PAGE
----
The Power of Good Communication

good-communication-lettersOften times freelancers communicate primarily online, using methods such as e-mail and instant messaging. Many of us apply for and accept new work without ever speaking to a client on the phone.

The beauty of the internet is that employers are no longer limited to choosing local talent for their projects, and we freelancers can work for clients all around the world.

That same beauty and power, however, can also be a considerable disadvantage for freelancers who don’t grasp the importance of good communication. If used properly, good communication can compel a reader to action, stimulate the imagination, or even win a new client project.

In this post we’ll explain how to communicate more effectively over the internet, and how to use that improved communication to further your freelance career.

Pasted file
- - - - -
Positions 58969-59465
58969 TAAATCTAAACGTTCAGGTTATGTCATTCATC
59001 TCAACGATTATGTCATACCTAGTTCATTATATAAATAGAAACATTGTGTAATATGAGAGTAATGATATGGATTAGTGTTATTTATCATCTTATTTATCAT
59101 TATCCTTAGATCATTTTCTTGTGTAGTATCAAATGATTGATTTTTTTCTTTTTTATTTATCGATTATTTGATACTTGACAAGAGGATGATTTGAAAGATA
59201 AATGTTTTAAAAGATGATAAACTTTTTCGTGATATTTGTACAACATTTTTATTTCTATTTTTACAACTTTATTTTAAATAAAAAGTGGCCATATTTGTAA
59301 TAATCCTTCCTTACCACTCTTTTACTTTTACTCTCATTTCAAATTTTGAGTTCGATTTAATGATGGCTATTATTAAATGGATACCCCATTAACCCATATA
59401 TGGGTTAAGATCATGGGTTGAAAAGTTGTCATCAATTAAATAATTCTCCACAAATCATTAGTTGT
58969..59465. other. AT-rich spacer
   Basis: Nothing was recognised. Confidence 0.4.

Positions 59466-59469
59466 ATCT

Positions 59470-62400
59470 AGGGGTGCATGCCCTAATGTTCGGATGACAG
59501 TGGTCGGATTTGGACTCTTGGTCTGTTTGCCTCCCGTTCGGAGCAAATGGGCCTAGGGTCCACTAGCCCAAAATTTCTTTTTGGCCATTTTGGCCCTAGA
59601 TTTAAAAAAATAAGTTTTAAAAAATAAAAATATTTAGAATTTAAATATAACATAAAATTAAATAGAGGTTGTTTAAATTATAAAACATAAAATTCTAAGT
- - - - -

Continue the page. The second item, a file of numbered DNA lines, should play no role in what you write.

Communicating on the Internet

A face-to-face meeting with a client gives that client the opportunity observe your body language and evaluate your tone of voice. A professional and friendly demeanor on the part of a freelancer can potentially strengthen a weak verbal presentation to a client.

We webworkers, however, generally have no such face-to-face opportunity to meet with clients. Our written communications are taken very seriously because they are often all that a client has to base their decision upon.

For freelancers, learning to effectively communicate on the internet is critical.

Ten Tips for Good Communication

This section describes some characteristics of good client communication. Most of these characteristics deal with initial, or early, client contacts (such as when a potential client has contacted you with a request for a proposal). However, many of these principles are also true for all client contacts.